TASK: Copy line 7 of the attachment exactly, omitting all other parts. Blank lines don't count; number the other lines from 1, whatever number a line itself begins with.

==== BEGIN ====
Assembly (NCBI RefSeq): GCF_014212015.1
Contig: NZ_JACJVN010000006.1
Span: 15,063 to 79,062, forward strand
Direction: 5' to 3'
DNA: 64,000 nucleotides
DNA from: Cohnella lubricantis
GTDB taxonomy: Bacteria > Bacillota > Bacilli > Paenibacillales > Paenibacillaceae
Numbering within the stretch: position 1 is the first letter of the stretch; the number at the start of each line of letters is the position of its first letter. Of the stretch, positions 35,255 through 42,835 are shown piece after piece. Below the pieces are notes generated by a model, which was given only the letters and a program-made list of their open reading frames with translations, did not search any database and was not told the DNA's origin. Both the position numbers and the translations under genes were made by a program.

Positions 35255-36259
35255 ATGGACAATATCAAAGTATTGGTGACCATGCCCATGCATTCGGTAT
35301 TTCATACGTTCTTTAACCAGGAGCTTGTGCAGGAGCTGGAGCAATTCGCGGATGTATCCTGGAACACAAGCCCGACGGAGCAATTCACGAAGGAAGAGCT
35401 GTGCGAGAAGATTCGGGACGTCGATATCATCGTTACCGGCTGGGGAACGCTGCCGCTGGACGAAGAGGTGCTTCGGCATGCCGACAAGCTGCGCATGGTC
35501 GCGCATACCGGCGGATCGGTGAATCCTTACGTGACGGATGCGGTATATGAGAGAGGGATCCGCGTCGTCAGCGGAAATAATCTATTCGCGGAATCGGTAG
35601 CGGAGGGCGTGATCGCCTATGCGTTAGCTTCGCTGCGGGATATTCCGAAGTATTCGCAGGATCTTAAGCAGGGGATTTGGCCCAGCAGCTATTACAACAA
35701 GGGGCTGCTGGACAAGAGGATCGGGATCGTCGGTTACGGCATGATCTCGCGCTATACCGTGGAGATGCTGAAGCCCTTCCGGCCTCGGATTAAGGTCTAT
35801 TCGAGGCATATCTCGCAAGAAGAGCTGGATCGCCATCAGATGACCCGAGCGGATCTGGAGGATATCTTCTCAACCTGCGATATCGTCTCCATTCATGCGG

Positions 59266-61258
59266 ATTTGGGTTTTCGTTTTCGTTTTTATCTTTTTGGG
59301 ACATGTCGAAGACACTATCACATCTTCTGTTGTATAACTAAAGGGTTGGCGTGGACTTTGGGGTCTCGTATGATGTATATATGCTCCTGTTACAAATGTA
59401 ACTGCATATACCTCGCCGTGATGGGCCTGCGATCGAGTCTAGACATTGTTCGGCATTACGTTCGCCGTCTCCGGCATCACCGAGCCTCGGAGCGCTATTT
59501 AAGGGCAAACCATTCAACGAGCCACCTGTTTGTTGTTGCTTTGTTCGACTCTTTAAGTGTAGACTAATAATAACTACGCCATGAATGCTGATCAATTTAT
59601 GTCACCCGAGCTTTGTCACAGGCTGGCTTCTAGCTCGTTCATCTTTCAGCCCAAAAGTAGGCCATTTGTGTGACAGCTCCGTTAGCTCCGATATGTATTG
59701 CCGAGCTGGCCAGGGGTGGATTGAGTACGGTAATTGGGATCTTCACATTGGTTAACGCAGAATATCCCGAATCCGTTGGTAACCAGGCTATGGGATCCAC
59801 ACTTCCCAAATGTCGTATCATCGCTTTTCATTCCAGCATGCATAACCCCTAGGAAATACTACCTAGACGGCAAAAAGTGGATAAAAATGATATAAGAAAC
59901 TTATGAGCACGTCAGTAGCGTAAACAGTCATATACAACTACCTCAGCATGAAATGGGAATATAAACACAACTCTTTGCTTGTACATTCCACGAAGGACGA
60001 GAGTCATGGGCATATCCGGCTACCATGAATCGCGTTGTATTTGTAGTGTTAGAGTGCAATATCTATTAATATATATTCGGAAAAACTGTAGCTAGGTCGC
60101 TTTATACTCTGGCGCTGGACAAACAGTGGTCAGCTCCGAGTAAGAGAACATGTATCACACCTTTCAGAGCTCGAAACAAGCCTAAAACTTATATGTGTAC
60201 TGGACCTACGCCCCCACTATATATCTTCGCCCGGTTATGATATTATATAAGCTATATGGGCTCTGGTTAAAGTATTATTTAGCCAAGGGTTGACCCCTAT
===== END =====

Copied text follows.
GTDB taxonomy: Bacteria > Bacillota > Bacilli > Paenibacillales > Paenibacillaceae